The original version of s. 18 didn’t go that far but it did set some clear limits on the intention of what a government could keep secret.
What is so striking about the Conservatives’ version is that it clearly rejects the notion that people have a right to information.
Justice minister Felix Collins said as much in his opening remarks on Bill 29:
…it is nice to be able to give public information and it would probably be very politically advantageous to do that. Mr. Speaker, in the interest of good stewardship and in the interest of good governance, that is not always possible; some information has to be protected.
The information is so important that the government must protect it. Collins does not say who is threatening the information such that he must become its guardian. But there is no question that Collins put the notion of secrecy in a paternalistic fashion:
We had to balance …the need for people to access information and have access to public records; we need to balance that with, also, the best interests of the public.
Politicians must protect people from information. Access to information is one thing. Not a right. Just the thing it would be nice to do.
But that must be balanced off with something else, something which Collins states quite emphatically is “the best interests of the public.” That would be denying access to information to the people who used to have a right to know things.
When you read the words and look at how Collins looks at the world it doesn’t take long for it all to strike you as very peculiar. What government does with billions of public dollars is so important that the people whose money cabinet spends must be spared rom the burden of the knowledge.
That is in the public interest, supposedly.
When it comes to information government has about each of us individually, the new law will make it easier to get that information. Note the example Collins used:
It will allow, for example, a school board to disclose to an MHA a student's achievement so that it can be recognized by the MHA at a public ceremony. This was not possible before under current legislation.
That achievement, incidentally, includes participation in a “sporting event, cultural program or club, or field trip,…”.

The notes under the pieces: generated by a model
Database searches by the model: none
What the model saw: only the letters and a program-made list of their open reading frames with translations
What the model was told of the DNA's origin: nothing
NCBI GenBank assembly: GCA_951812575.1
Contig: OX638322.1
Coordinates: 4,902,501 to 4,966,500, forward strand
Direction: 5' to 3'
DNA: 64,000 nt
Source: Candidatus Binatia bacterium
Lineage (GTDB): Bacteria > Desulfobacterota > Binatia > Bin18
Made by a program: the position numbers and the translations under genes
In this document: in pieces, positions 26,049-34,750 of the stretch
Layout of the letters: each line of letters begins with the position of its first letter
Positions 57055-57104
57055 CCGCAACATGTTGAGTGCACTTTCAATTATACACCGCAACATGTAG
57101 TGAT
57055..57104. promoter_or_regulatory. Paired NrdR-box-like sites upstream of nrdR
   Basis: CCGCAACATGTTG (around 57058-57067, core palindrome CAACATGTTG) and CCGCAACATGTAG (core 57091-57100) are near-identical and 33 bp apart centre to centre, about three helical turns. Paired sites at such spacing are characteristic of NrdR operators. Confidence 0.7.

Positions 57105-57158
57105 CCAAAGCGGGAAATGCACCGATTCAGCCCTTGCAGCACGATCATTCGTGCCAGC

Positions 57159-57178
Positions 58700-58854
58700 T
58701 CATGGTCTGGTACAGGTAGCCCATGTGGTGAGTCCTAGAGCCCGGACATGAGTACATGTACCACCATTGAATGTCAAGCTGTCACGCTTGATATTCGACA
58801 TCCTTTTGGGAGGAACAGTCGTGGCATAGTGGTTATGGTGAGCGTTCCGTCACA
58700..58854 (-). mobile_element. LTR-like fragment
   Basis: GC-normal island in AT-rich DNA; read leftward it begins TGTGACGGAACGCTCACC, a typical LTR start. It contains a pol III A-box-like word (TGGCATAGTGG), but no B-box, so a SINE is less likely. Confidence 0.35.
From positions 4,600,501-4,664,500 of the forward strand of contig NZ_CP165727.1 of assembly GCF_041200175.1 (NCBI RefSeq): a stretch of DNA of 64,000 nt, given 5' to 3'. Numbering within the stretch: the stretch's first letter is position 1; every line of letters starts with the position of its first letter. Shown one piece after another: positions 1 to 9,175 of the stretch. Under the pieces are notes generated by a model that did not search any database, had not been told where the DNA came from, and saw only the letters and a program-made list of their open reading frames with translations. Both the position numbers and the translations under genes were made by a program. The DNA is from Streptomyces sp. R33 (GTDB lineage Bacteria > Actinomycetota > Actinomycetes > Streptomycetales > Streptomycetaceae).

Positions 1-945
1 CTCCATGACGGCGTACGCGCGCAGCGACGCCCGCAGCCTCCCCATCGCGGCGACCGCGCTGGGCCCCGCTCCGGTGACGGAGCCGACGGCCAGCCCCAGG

A politician can contact the school or schools in his district and ask for a list of students participating in a field trip. The Act doesn’t limit what the politician can do with the information, although Collins’ comments suggest it does. The only mention of this issue in the most recent review by John Cummings is in a submission by the Nova Central School district and the provincial education department. Cummings doesn’t discuss it otherwise.
This is a rather curious notion. Increasing a politician’s access to information about a constituent that the politician can use to his own political benefit is good, according to the justice minister.
But a citizen shouldn’t be able to find out about what the same department is doing. That would not be in the public interest. The citizen might ask questions about why the department did one thing and not another. Such a question would come from an “unscrupulous” person, as natural resources minister Jerome Kennedy put it in the legislature on Thursday.
Information is no longer a right. Someone who seeks information might use the information ask questions. Such a person is “unscrupulous.” A cabinet minister would be right, then to treat a request from such a person as something that is intended to annoy or to cause grief.
Such a person would be - logically – an adversary of the cabinet minister, the minister who, according to Collins’ construction is responsible for protecting information. To do so, to keep information safe, is in the public interest, as Collins framed it.
How curious a set of ideas, indeed.
Access to information turns from being a right to being something that is wrong. The conversion hinges on who has information and who does not. When a politician has it, then everything is fine. They can even get an individual’s personal information and use it to the benefit of the politician.
But if the individual has information, well, that is another matter.
Such an attitude is the essence of patronage. It is the essence of paternalism.
And it is the antithesis of democracy.